Lunch Hour

Today's lunch was a pleasant change from my usual sandwich regimen. (I'm buying store brand bread and cheese, but deli-sliced meats; I've got to be indulgent in some respects, right?) For once I brought some leftovers to microwave, since I'd eaten out last night. Wednesday is the night of my Spring Field Ornithology course at the Lab, so I didn't bother to go home for dinner last night, instead swinging into Collegetown, the little neighborhood across the gorge from the Cornell campus. Within two blocks, there are multiple Asian restaurants, and having eaten Chinese, Japanese, and Vietnamese since my arrival, I figured it was time for Indian. Thus, today's lunch was the rest of last night's vegetable biryani and a piece of onion naan, plus a bagel.

But that only took me ten minutes to eat. What to do with the rest of a lunch break on a sunny afternoon in the middle of Sapsucker Woods?

Obviously the answer is this: grab your apple (a Pink Lady--yum!), your drink, and your binoculars, and hit the trail. And on that trail I observed:

*A trio of Downy Woodpeckers having some sort of dispute about territory; at least two were males, and they were flickering black-and-white blurs in my peripheral vision most of the way down the boardwalk into the forest.

*Several Hairy Woodpeckers, the first of whom I wasn't sure about, but because I was following him with my binoculars as he flew into the flooded woodland, I was able to spot a very different bird on the same tree where he lit. This bird was small, active, and finchlike, but I immediately seized on the black chin and red mark on its crown, because I've seen them only a handful of times in my life. It was a Common Redpoll, now lingering rather heavily into spring, as it's ordinarily a winter visitor to Ithaca.

*Also in the course of following the Downy commotion from the boardwalk, I spotted a dark bird on the forest floor between vernal pools. When it began scratching at the wet leaves, I was pretty sure what I had, and a look at the pale yellow eye confirmed it: a Rusty Blackbird, which I've learned to expect acting like a towhee in wet woodlands.

*The last oddity of the boardwalk: the sight of a Brown Creeper rocketing up to a nearby tree. That in itself wasn't so weird, but the second creeper that landed on another nearby tree was. I have never in my life seen two of these birds at the same time; for all I know there might be only one in all the world, haunting me from time to time over the last four decades. This is the first sign I've ever had that there are at least two.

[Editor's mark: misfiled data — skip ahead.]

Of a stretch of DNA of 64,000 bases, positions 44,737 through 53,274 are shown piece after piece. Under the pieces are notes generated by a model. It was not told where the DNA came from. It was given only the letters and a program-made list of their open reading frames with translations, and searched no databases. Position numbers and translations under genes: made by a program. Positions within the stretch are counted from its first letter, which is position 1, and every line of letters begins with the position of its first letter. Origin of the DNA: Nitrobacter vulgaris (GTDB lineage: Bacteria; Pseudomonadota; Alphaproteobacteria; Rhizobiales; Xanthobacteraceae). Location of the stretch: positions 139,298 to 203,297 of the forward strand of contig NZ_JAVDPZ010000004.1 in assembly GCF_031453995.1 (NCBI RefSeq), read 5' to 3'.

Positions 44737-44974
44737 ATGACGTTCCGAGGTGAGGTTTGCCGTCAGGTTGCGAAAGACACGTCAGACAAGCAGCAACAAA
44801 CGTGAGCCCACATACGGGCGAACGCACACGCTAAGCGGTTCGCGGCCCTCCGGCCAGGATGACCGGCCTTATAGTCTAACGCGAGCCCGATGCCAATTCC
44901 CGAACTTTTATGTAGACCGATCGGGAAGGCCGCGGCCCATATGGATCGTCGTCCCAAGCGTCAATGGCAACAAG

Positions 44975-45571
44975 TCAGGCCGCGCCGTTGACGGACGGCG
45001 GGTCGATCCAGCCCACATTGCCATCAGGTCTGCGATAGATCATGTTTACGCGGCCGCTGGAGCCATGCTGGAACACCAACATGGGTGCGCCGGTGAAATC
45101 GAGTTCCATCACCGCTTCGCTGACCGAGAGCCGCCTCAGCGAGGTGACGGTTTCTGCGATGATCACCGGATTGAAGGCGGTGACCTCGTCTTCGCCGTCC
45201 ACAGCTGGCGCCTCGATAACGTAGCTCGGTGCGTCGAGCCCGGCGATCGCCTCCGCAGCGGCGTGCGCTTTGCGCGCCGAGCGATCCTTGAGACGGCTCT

*Out into the forest proper, next, and the calls began: Tufted Titmouse, Red-bellied Woodpecker, Black-capped Chickadee. And then a drumming on a tree branch, an irregular hammering that sounds like nothing less than Morse code: the telltale sound of the Yellow-bellied Sapsucker. At least three were pounding on limbs, establishing their territories, and I saw two of them at it in two different sections of the woods.

*As I was hunting down the sapsuckers, the screech of a raptor was easily audible above the treeline, and before too long, there came the screecher: a small Red-tailed Hawk, carrying some unidentified prey off to the houseing development west of the woods. And then a few minutes later, a second screech, and a larger redtail chased the original bird back into the trees. It didn't seem to mind much, and immediately launched into an ever-growing spiral, letting the sun glint through the rufous feathers of its tail and down onto me.

*And finally, on the return trip, two tail-wagging Eastern Phoebes accompanied me along the boardwalk, both apparently somewhat surprised that just flying to a tree further down the walk was not putting them any farther away from me.

*I settled back into my chair, looking out on a pond full of Canada Geese, Mallards, and Common Mergansers, with the creamy bellies of Tree Swallows flashing on and off as they turn their metallic green backs to me, then twist over in mid-air.

And that was my lunch hour.

Best of all, around here, that's how you're SUPPOSED to spend your lunch hour.

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This page contains a single entry by Peter Cashwell published on April 14, 2011 12:54 PM.

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